In addition to the timing of annual reports, Mr Yu also addressed the level of compliance with the disclosure requirements. He highlighted, in particular, the level of compliance with the new requirement under the revised Corporate Governance Code, effective 1 January 2022, relating to listed companies proposing to re-elect independent non-executive directors (INEDs) who have served the board for more than nine years. Such companies are required to disclose in their AGM circulars:
- why the long-serving INED is still considered independent, and
- where all the INEDs have served more than nine years on the board, the length of tenure of each INED on a named basis.
While compliance with the first requirement was around 95%, a little under half the listed companies failed to comply with the second requirement. Mr Yu speculated that they may have assumed that disclosure was only necessary for INEDs up for re-election. He emphasised that, where all the INEDs have served more than nine years, the requirement applies to all of them, regardless of whether they are up for election or not.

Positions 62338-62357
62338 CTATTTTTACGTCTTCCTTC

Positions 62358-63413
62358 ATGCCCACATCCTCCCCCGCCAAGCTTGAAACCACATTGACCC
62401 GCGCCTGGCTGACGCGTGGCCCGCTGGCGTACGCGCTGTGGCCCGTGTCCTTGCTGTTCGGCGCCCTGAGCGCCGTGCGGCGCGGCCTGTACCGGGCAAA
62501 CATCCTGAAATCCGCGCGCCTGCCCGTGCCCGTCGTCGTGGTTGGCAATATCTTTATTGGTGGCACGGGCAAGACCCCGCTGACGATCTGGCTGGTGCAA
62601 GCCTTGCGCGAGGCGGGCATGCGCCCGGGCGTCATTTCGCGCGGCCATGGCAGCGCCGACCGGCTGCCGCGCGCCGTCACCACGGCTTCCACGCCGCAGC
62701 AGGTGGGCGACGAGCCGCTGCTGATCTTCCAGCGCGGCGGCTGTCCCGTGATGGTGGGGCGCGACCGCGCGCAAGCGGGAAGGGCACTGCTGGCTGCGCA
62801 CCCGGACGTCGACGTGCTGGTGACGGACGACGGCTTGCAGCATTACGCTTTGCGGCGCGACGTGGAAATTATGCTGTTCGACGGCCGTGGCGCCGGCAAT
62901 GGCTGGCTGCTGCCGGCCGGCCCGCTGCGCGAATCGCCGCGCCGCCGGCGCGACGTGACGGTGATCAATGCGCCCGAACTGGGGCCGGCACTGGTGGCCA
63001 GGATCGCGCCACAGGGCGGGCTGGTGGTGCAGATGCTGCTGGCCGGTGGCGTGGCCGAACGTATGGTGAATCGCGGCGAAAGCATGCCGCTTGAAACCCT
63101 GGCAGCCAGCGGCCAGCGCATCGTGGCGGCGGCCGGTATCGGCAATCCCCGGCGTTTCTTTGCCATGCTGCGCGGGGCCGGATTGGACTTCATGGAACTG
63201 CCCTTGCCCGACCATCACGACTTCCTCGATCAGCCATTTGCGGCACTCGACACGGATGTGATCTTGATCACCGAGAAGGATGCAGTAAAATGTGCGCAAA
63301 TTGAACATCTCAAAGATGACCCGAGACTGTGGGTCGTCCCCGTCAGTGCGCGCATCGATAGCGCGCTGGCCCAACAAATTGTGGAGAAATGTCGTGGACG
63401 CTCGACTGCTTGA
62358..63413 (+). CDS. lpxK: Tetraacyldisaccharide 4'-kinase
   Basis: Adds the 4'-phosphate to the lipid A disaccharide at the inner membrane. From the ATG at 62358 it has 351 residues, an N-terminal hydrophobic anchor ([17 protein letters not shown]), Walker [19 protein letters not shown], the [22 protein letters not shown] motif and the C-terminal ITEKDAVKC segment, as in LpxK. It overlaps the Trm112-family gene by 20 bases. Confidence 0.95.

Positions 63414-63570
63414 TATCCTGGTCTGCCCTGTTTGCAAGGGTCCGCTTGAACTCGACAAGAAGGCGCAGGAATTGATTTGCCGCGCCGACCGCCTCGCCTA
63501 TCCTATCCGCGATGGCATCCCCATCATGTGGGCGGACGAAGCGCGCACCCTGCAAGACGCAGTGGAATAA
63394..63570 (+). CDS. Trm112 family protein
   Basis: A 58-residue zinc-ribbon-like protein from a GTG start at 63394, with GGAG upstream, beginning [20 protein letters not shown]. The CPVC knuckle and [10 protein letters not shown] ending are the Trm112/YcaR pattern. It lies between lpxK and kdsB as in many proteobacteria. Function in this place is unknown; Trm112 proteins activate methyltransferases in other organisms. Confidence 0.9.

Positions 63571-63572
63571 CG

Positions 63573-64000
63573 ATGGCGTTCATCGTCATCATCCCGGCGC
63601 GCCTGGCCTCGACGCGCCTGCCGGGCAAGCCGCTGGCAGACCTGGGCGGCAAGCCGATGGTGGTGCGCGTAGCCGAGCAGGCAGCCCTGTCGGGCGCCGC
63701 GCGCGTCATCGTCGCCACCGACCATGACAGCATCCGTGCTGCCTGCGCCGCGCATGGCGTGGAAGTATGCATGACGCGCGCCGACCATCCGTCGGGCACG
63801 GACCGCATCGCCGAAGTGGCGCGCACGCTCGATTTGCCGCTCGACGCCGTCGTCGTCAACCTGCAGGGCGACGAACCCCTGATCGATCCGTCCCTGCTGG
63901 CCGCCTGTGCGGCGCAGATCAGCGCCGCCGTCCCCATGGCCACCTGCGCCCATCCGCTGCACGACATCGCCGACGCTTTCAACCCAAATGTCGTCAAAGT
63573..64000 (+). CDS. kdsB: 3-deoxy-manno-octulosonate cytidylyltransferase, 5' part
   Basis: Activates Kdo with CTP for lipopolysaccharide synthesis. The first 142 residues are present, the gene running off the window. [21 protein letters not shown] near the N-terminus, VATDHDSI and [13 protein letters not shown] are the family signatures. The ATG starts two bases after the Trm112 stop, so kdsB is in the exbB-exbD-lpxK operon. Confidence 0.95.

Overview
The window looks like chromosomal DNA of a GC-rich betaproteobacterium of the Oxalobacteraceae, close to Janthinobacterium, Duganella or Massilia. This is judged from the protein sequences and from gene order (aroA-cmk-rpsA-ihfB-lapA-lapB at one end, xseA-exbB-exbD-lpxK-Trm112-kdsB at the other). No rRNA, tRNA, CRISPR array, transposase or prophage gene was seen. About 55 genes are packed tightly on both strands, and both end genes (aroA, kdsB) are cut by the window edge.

Under the comply-or-explain regime in operation for Hong Kong’s Code, companies who omitted to disclose this information will be expected to explain why not in their CG Report. He added that similar requirements apply to the nomination of INEDs who will be holding their seventh (or more) listed company directorship.
The Institute’s 23rd Annual Corporate and Regulatory Update was held on 9 June 2022. More information is available on the HKEX website: www.hkex.com.